In the past, physical retail including grocery chains had access to similar customer data but the growth of digital and analytics has increased data available and its potential impact, exponentially. Even today, Nielsen’s point of sale data analysis represents less than 50% of the total retail sales for a typical FMCG, as they don’t cover all retail formats.
So while FMCGs struggle to get good insights, e-commerce platforms have enhanced analytics and “digital display power” which helps them negotiate aggressive terms with FMCG brand owners, launch competing in-house brands, reducing barriers for new entrants offerings…
KPMG estimates in India, for instance, between 2019-22, online private labels generated 1.8 to 2 times higher margins than external brands sold by online retailers.
Compared to telecom operators and banks, while FMCGs like Nestle are data-rich, local and regional consumer goods marketers who do not have investment capability of multinational companies are lagging in the data analytics race.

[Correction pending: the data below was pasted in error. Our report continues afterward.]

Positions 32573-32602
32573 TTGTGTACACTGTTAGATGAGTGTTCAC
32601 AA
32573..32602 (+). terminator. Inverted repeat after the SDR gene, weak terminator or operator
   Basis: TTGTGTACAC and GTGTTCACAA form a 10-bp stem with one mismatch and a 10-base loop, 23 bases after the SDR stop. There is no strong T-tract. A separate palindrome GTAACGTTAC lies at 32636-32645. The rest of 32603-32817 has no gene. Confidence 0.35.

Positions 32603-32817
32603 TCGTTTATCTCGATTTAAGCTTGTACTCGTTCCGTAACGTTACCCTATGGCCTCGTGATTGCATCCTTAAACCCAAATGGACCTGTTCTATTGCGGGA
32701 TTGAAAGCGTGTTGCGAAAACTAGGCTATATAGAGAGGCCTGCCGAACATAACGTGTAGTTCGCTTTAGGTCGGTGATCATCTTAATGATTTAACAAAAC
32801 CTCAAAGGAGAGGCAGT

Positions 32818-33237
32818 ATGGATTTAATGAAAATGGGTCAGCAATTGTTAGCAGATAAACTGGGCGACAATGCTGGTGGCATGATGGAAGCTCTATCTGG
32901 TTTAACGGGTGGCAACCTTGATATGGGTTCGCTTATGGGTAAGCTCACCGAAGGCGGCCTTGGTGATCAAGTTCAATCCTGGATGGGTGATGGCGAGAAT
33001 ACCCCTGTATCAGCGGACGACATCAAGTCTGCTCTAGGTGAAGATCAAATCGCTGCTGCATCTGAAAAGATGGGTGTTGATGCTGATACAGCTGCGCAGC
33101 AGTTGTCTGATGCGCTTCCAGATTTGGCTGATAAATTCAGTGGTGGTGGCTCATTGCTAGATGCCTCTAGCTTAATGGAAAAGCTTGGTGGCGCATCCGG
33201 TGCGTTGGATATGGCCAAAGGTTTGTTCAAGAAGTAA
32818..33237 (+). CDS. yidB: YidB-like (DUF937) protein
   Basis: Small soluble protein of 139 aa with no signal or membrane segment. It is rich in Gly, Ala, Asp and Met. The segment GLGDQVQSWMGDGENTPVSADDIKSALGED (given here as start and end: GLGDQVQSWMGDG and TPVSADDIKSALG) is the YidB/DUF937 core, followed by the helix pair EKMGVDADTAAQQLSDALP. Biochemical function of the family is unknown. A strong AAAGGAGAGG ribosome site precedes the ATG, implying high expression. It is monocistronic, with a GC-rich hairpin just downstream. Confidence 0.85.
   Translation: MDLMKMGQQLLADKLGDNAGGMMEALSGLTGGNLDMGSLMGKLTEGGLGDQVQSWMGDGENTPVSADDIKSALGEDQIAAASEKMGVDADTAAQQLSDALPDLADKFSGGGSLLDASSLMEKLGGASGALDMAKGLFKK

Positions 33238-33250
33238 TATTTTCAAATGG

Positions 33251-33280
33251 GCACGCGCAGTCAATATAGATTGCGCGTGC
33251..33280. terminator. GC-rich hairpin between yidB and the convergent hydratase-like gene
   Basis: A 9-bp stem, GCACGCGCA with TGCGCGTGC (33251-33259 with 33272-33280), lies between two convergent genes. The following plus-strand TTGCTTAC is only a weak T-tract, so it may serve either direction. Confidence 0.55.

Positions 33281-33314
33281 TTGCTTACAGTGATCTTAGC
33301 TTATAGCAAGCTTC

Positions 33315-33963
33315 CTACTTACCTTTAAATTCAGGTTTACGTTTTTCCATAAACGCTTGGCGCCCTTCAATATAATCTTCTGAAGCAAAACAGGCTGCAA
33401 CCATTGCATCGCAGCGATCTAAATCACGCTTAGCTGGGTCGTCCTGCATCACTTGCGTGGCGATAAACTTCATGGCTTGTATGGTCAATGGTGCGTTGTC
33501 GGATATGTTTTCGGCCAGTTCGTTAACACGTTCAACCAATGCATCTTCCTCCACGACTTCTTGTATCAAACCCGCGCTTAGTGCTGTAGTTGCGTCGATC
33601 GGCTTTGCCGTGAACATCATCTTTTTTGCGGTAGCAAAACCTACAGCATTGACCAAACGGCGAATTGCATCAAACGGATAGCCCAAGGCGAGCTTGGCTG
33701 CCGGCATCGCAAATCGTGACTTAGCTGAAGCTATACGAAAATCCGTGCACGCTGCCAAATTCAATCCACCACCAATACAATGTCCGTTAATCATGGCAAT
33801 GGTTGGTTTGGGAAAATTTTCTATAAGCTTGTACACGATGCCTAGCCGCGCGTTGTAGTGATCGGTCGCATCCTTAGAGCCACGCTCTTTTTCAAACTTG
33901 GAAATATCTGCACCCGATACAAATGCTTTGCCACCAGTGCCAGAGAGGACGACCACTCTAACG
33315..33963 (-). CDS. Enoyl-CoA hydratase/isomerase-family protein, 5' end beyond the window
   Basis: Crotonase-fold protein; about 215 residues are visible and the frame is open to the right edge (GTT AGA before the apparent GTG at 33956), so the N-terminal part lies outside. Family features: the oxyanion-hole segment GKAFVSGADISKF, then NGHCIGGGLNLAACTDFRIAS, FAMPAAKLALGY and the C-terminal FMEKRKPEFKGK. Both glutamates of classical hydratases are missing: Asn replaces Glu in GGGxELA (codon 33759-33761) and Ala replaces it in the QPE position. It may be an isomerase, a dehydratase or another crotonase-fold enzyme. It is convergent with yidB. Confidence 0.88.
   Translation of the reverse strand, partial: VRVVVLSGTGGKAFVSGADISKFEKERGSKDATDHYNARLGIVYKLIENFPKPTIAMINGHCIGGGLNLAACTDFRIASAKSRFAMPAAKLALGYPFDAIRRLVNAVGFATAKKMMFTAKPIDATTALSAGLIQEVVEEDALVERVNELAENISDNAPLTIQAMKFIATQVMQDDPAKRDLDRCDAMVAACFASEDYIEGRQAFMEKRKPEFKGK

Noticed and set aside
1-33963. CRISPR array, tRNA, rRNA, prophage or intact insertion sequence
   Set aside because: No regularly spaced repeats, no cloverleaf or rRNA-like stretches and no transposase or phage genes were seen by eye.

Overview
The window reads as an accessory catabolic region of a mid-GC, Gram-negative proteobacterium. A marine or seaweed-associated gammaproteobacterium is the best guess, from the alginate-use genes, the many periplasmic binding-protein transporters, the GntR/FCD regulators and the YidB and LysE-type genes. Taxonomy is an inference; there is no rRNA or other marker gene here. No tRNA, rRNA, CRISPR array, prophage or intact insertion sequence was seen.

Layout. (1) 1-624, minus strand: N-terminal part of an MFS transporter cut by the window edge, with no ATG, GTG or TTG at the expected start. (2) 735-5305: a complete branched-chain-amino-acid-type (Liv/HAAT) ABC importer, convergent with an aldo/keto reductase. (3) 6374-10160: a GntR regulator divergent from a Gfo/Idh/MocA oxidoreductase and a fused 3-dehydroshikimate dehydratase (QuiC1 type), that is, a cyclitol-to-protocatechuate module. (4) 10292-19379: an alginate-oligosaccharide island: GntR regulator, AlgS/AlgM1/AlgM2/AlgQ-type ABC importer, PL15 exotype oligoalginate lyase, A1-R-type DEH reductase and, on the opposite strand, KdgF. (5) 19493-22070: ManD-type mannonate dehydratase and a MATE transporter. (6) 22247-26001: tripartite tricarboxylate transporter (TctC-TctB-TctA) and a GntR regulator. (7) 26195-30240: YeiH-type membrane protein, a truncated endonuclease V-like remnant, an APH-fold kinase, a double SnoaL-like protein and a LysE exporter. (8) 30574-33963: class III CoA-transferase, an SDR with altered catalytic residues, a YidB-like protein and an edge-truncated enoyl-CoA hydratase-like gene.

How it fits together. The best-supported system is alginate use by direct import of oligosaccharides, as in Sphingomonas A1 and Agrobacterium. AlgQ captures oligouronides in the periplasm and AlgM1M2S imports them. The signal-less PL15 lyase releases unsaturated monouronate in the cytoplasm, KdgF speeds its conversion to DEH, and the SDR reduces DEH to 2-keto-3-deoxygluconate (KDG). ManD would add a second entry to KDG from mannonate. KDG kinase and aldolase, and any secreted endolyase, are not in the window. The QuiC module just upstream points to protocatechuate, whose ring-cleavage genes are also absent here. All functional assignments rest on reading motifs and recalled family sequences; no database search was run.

Most FMCG companies have limited their analytics efforts to syndicated tracking research and digital marketing data. However the analytics opportunities for FMCG opportunities are much wider especially if FMCG companies are keen to bring back their relationship closer to the end consumer.
It is this under utilisation of analytics that has impacted stocking, optimisation of channels, cost management, product portfolio growth…
Journey to analytics may appear complex and expensive to many FMCG companies but the process can start with the simple step of just integration of existing data within the organisation via customised dashboard for better decision making.